|Schemerhorn, Brandon - Brandi|
Submitted to: Pesticide Biochemistry and Physiology
Publication Type: Peer Reviewed Journal
Publication Acceptance Date: 1/30/2011
Publication Date: 1/16/2011
Citation: Sun, L., Schemerhorn, B.J., Jannash, A., Walters, K., Adamec, K., Muir, W., Pittendrigh, B. 2011. Differential transcription of cytochrome P450s and glutathione S transferases in DDT-susceptible and resistant Drosophila melanogaster strains in response to DDT and oxidative stress. Journal of Pesticide Biochemistry and Physiology. p. 7-15. Interpretive Summary: It has been suggested that resistance to pesticides may pose a fitness cost to insects such that, if the pesticide were no longer applied, the resistance genes that were harmful would go back to a low number within the insect population. Pesticide resistance is often a dominant trait have been associated with increased production of detoxifying type enzymes. Some of these same pathways that help with the processing of the pesticide chemical in the insect body are also important to deal with oxidative stress. There are very few studies that deal with understanding the ecological ‘costs’ associated with resistance, therefore, the purpose of this study was to understand how resistant and susceptible flies respond to environmental challenges.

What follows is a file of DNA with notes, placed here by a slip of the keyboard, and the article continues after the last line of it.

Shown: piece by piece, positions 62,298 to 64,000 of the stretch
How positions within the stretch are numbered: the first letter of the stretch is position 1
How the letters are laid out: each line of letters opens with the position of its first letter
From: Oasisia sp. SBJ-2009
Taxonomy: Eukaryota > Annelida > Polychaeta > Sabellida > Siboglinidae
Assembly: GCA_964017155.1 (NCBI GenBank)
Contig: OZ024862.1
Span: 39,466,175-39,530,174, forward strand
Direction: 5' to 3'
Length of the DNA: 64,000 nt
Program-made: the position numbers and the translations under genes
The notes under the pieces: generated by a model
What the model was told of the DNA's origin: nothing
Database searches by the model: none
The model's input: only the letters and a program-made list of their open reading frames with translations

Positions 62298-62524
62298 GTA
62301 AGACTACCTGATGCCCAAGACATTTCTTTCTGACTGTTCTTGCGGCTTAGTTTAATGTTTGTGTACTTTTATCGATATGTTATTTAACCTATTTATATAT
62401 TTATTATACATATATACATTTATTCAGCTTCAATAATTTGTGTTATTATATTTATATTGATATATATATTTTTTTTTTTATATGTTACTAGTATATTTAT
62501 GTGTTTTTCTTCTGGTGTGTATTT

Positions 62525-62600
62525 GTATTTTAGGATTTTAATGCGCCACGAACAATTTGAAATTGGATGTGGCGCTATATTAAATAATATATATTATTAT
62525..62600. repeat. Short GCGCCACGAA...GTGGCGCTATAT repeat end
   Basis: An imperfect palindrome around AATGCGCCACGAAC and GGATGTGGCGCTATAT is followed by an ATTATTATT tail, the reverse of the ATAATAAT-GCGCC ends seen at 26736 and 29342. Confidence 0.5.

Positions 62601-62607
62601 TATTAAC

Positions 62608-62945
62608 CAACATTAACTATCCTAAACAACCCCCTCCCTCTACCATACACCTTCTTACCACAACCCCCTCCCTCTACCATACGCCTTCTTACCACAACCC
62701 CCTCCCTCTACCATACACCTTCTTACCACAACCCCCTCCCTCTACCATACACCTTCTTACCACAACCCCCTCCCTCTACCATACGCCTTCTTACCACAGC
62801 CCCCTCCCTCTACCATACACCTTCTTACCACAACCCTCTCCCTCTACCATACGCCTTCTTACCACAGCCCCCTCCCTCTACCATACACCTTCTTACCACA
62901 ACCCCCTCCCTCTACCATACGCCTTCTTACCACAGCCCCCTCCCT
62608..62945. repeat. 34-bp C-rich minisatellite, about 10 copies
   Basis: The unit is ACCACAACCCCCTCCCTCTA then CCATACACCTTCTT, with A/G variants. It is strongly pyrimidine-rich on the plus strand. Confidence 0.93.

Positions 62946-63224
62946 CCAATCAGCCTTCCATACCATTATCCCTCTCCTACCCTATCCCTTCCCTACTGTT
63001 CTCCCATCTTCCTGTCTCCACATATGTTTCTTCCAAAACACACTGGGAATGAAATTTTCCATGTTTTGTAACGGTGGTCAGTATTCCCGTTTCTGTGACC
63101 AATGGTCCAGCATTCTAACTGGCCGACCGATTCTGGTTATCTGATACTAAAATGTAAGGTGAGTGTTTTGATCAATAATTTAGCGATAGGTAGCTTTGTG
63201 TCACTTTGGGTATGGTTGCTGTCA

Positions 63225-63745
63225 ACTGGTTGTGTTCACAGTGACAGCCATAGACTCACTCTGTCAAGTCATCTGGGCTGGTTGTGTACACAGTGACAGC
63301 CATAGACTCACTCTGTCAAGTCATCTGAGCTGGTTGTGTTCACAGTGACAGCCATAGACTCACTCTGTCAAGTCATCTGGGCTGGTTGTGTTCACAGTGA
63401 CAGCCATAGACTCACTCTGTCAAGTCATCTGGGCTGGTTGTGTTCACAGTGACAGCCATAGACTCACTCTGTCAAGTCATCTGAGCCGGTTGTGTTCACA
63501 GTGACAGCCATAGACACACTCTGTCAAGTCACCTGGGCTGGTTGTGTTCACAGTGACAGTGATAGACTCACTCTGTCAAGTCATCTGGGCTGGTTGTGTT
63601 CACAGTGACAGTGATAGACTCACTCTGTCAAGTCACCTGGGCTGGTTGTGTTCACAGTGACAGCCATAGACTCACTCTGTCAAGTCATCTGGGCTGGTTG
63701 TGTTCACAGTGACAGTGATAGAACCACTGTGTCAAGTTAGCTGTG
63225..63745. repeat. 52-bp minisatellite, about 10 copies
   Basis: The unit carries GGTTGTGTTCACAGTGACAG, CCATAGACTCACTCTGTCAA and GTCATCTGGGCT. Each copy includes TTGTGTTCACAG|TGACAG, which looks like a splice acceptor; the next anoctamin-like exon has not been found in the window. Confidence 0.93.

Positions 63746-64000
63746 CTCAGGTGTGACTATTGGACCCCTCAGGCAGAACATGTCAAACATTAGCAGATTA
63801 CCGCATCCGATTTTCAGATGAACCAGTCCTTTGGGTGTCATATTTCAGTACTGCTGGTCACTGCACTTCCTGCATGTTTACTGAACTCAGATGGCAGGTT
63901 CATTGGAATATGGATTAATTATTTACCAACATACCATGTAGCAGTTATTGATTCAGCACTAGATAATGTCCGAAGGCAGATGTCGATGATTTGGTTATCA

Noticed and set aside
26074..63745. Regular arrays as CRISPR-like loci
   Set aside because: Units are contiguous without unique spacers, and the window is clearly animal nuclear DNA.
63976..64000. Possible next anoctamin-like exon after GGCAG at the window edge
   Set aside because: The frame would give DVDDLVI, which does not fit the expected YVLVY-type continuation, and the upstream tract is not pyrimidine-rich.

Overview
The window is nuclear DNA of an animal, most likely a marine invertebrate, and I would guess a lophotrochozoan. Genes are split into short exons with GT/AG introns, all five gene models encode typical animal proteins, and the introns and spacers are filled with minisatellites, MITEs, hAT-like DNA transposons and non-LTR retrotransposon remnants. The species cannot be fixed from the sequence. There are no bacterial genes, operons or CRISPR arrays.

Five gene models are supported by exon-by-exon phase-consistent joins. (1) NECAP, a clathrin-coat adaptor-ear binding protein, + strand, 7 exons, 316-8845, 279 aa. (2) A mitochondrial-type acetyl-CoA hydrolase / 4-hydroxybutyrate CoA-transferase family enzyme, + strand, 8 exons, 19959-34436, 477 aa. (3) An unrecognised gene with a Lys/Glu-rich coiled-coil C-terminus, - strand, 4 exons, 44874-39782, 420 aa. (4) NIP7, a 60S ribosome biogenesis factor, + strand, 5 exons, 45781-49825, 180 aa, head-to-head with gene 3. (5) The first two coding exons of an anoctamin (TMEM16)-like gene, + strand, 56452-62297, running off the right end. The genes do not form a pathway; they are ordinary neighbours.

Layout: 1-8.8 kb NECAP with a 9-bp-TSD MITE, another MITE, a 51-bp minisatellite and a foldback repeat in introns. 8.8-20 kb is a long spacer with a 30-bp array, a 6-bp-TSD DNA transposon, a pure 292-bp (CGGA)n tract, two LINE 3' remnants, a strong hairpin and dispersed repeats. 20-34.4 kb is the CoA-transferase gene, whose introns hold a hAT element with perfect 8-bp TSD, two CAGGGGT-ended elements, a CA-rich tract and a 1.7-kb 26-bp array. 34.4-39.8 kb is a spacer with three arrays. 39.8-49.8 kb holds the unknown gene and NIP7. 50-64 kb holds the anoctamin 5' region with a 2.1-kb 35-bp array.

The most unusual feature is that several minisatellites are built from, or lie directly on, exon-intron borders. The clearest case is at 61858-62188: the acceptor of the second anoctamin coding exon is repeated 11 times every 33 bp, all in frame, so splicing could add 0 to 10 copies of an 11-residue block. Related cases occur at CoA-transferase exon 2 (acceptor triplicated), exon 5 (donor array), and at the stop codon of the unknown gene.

Technical Abstract: Metabolic DDT resistance in Drosophila melanogaster has previously been associated with constitutive over-transcription of cytochrome P450s. Increased P450 activity has also been associated with increased oxidative stress. In contrast, over-transcription of glutathione S transferases (GSTs) has been associated with resistance to oxidative stress. However, little is known in regards to the impact of xenobiotics on induction of P450s and GSTs and if there exist differences in inducibility between the pesticide susceptible and resistant strains. Thus, we investigated the transcriptional expression of GSTs and P450s in DDT resistant (Wisconsin) and susceptible (Canton-S) Drosophila strains in response to exposure to DDT and the oxidative stressor H2O2. Wisconsin constitutively over-transcribed P450s, constitutively under-transcribed 27% of its total GSTs, and was more susceptible to H2O2 than Canton-S. DDT exposure induced GST expression only in the Wisconsin strain and not in the Canton-S strain. These results suggest that there are potentially more differences between pesticide susceptible and resistant strains than just constitutive expression of P450s; there may also exist, at least in some strains, differences in their patterns of inducibility of P450s and GSTs. Within the context of the Wisconsin strain, these differences may be contributing to the fly lines increased susceptibility to oxidative stress.